The Hamburg G20: A clash of competing visions of world affairs
Europe's multilateral vision for the G20 appears to be merely a side show to the traditional struggle for national power.
It is fascinating to see how two very different plays are on stage at the G20 summit in Hamburg. Two views of the world and two concepts of managing international affairs compete with each other – not clashing head on, but rather competing for pole position in a race to the finish line. The recent elbow check by professional cyclist Peter Sagan of his competitor Mark Cavendish in the Tour de France is an appropriate analogy. And the Hamburg G20 summit has a lot of elbow check potential.
The two different approaches are global governance versus a concertation of power; in other words, multilateralism versus multipolarity. In the European understanding, the legitimacy of the G20 rests on its contribution to fostering global public goods, such as sustainable and inclusive growth, open trade, socioeconomic progress, and protection of the environment and climate. Eventually, commitments to such goals could translate into joint support for better governance, the rule of law and increased popular political participation. This orientation and milieu is reinforced by the multiple side fora engaging non-state actors of all sorts – businesses, women’s groups, scientific establishments, youth associations, think tanks and more, providing analyses and recommendations to the main summit. In this sense, the G20 has evolved faster from an economic and financial crisis mechanism to a global governance mandate than did the G7.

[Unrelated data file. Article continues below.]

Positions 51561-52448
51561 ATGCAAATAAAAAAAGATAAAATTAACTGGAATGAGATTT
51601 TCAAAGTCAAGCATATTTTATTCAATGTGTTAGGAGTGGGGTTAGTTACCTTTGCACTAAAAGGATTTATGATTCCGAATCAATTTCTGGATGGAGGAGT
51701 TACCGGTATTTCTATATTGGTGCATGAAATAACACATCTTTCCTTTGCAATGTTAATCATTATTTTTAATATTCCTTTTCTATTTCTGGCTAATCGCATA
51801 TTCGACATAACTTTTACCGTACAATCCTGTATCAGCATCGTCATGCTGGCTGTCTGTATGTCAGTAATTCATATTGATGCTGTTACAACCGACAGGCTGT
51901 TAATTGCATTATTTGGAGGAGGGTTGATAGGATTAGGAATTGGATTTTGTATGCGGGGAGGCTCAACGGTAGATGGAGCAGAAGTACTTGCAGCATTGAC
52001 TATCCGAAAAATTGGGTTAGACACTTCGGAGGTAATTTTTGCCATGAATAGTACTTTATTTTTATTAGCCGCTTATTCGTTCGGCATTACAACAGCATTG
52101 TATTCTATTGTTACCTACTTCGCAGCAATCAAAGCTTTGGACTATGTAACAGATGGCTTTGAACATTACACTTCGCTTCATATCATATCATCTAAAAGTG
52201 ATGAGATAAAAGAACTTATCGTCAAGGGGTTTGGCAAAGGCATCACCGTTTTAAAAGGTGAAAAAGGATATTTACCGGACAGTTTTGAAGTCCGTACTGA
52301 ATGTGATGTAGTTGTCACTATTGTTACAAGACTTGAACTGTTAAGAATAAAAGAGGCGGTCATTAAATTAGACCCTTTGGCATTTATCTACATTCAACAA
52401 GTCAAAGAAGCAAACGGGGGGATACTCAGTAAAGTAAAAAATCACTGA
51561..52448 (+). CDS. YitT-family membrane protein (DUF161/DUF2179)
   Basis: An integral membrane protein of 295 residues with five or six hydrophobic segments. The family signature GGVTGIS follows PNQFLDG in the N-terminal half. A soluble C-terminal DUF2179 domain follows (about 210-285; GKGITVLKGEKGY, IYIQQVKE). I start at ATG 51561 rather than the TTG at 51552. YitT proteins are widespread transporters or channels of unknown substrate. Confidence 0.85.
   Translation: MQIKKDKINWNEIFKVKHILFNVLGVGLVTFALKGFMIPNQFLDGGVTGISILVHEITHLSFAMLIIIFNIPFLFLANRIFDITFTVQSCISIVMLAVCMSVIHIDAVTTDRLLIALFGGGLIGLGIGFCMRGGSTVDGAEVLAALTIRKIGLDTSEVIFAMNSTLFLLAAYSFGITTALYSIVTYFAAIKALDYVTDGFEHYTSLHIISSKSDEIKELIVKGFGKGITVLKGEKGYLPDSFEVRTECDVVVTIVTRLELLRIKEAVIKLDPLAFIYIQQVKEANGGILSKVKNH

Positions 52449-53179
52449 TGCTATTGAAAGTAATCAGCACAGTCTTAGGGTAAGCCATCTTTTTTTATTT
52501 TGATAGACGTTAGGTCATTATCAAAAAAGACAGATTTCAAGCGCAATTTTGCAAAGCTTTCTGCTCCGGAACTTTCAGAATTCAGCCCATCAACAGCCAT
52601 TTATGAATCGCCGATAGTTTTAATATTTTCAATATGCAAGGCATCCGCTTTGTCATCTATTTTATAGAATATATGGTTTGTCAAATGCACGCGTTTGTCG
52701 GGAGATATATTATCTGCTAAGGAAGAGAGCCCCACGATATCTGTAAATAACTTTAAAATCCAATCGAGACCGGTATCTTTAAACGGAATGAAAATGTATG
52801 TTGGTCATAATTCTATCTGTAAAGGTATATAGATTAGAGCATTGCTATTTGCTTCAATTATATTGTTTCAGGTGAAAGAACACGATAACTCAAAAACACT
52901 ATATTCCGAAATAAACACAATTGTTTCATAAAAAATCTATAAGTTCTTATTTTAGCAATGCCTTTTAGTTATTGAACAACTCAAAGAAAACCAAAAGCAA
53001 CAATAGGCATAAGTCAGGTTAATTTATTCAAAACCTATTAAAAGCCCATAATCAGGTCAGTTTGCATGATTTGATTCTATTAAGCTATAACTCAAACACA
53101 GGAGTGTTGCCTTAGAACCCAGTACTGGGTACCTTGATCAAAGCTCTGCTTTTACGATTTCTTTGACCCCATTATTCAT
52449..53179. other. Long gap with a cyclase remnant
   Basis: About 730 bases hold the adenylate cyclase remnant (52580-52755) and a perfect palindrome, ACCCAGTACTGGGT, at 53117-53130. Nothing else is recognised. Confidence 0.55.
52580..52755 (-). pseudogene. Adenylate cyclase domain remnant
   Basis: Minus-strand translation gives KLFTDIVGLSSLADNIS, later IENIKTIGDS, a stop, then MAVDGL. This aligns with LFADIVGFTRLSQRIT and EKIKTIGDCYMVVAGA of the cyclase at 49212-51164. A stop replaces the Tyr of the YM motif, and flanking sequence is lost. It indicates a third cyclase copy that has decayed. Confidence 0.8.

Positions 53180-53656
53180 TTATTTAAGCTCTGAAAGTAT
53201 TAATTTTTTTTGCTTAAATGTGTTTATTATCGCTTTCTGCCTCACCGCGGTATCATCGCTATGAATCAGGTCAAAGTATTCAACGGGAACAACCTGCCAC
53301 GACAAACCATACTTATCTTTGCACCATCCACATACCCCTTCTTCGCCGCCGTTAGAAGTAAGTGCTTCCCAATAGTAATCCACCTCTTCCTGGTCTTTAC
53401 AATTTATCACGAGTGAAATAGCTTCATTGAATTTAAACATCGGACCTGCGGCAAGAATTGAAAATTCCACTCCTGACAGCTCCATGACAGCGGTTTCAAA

But in the eyes of many large players participating in the club, the G20 is not about legitimacy but about power, because power rather than purpose or process is the real reference point of legitimacy. In this sense, the raison d’être of the G20 is not to organize commitments of participants to some common good but to serve as a platform for great power interests and preferences, and to balance competing claims and ambitions. Global governance is a tool, at best, but certainly not an end in itself; a tool that needs to deliver on the power interests of the actors rather than constrain their ambitions. Until the election of Donald Trump, the US approach to the G20 oscillated between power brokerage and global governance. But with Trump, the US has opted for the concert approach, in which the G20 process only has meaning in so far as it supports national interests.
Evidently, the German presidency wholeheartedly embraces the multilateral narrative. Supported by many in Europe, Berlin seeks to reconfirm global commitment to the Paris agreement and to an open trade regime. Germany has been eager to drive the sustainable development agenda, and has put particular emphasis on Africa, attempting to unite the major industrial nations behind a development strategy that addresses the causes of poverty, instability, conflict and migration. The summit communique will reflect these goals and strategies with benevolent rhetoric – though likely without tangible commitments.